On the back of news that South Park has been renewed until 2016, which to put into perspective means seventy new episodes, we wrap up the series with “The Poor Kid”, an episode that – much like last year’s “Mysterion Rises” storyline – explores Kenny’s life not only as the middle child in a low-income and emotionally unstable household but as a fictional character who is periodically murdered for laughs. He always comes back the next week, so his repeated deaths are treated with levity, but what about the rest of his life? Should we be making fun of that?
That’s the question buried a little beneath the surface of this week’s episode, under the thick layer of Cartman’s ‘Your momma so poor’ jokes and Kenny’s social worker’s jokes about the sexual abuse of minors allegedly happening at Penn State. First things first though.
The show begins with a fight breaking out between Kenny’s dad, mom and older brother while he watches a show called “White Trash in Trouble”, in which poor people drink Pabst Blue Ribbon, fight each other and get arrested for the benefit of the tv cameras. A running joke has police officers demand the recently-arrested say ‘I’m white trash and I’m in trouble’ to the viewers at home.
Kenny and his siblings are taken away to a foster home run by the Weatherheads, who are fundamentalist agnostics, which turns out to be a rich vein of one-liners. They only drink Dr Pepper because ‘is it cola, is it root beer, no-one knows’; while instructing the children on their chores they demand that the dusting be done more ‘ambiguously’ because ‘cleanliness is next to godliness’; before bed Kenny is instructed to repeat the agnostic dogma that ends with ‘maybe the universe is ruled by a giant reptilian bird or something, we have no way of knowing.’
Back in South Park, Cartman learns that since Kenny’s departure he is the poorest kid in school: when Mrs Cartman refuses to get a third job to change that fact he tips off the police that she is operating a meth lab so that he can be taken to a foster home in Hawaii. This episode plays up the differences between Kenny and Cartman – when taken to his new school in Greeley, Kenny dons his Mysterion outfit to comfort and protect his little sister; Cartman rats out his mother who is trying to provide for him. In a show where occasionally the boys play little or no part (like the awesome “Broadway Bro-Down”) it’s great to just sit down and remind ourselves that the boys are more than just vessels for punchlines.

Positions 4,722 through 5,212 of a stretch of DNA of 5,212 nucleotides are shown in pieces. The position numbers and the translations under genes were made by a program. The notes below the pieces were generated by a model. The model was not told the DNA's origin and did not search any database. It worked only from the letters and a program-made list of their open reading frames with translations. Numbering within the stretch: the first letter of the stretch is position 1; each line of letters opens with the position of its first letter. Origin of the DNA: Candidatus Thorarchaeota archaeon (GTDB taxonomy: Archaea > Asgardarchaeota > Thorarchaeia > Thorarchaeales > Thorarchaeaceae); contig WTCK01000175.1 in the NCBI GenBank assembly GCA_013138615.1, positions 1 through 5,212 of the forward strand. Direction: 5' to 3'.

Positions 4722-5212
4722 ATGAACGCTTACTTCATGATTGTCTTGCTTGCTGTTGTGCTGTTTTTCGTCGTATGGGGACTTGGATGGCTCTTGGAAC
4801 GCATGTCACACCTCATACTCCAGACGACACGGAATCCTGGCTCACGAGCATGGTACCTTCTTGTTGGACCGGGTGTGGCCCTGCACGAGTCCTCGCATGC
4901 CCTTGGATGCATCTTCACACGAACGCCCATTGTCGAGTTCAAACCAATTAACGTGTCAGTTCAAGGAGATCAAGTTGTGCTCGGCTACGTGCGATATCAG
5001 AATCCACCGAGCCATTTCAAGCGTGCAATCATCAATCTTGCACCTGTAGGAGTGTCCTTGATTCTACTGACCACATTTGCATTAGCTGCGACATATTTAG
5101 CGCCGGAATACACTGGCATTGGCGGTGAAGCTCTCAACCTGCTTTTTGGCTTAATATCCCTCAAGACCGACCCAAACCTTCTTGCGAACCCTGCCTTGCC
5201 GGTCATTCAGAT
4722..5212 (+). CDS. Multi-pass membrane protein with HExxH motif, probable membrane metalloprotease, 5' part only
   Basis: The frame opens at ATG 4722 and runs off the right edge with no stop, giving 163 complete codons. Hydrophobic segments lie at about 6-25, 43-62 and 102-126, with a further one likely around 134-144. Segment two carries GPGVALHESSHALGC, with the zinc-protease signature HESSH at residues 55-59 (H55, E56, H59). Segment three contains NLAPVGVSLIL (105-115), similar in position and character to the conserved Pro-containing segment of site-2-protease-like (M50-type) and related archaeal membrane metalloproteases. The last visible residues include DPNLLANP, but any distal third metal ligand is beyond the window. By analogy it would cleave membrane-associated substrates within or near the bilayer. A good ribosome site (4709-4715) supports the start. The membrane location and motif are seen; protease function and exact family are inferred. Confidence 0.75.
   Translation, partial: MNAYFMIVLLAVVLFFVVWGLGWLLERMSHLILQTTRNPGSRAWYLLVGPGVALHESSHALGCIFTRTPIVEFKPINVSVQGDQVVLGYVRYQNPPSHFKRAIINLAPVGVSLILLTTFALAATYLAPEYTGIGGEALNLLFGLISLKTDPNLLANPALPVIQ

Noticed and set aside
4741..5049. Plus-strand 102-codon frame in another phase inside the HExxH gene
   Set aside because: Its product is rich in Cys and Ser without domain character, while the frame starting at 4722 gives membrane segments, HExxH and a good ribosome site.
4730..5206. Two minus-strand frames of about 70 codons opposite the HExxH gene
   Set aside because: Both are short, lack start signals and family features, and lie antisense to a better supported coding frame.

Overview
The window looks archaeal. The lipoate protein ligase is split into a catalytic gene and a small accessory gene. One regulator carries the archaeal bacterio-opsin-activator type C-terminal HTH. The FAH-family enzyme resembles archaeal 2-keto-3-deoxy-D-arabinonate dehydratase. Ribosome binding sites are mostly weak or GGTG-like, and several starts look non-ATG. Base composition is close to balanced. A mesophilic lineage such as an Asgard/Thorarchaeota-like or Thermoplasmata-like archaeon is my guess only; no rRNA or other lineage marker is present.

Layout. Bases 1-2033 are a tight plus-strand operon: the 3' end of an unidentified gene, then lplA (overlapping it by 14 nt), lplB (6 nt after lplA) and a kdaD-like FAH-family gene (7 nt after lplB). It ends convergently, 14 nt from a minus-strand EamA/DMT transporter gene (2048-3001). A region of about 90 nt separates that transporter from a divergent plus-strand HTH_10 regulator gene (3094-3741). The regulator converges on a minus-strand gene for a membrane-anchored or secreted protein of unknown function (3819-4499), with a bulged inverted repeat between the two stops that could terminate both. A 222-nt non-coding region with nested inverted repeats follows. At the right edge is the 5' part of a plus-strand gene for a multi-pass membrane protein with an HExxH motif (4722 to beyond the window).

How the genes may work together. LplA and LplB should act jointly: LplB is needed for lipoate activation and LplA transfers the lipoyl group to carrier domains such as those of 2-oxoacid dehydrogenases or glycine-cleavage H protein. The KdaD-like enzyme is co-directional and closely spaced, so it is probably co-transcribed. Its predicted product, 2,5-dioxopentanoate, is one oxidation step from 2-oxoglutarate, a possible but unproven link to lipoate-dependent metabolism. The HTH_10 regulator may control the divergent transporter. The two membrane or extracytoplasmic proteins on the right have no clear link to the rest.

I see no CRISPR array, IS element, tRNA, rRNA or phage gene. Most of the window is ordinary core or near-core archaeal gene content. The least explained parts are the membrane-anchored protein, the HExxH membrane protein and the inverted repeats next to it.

Anyway, after the children are punished for believing with certainty that Mysterion is an angel, the Weatherheads use weaponised Dr Pepper to indoctrinate them back into uncertainty. Mysterion comes to save the day by planting a Pabst Blue Ribbon in their fridge: ‘it’s like beer, but… different’. After a few sips they are being separated by police officers. Upon discovering the abusive household the children have been left with, Kenny’s social worker breaks down with some of the best Penn State jokes of the show.
This is where the big questions lie: is South Park doing its subject matter a disservice by making cheap jokes all the time? What happens when you take the jokes too seriously, as the social worker does, and miss the actual suffering? It’s not often South Park takes a good long look at itself, and much of this episode does feel a little flat on first glance, but these are worthwhile considerations, given that we have five more glorious years of this to come.
So order is restored, Kenny and Cartman return to South Park and Cartman continues his song and dance number about not being the poorest. Then a giant reptilian bird which may or may not rule the universe crashes through the ceiling and eats Kenny. See you next time, South Park. Don’t go changing.
So how was this season for you? What were your favourite episodes? Let us know in the comments.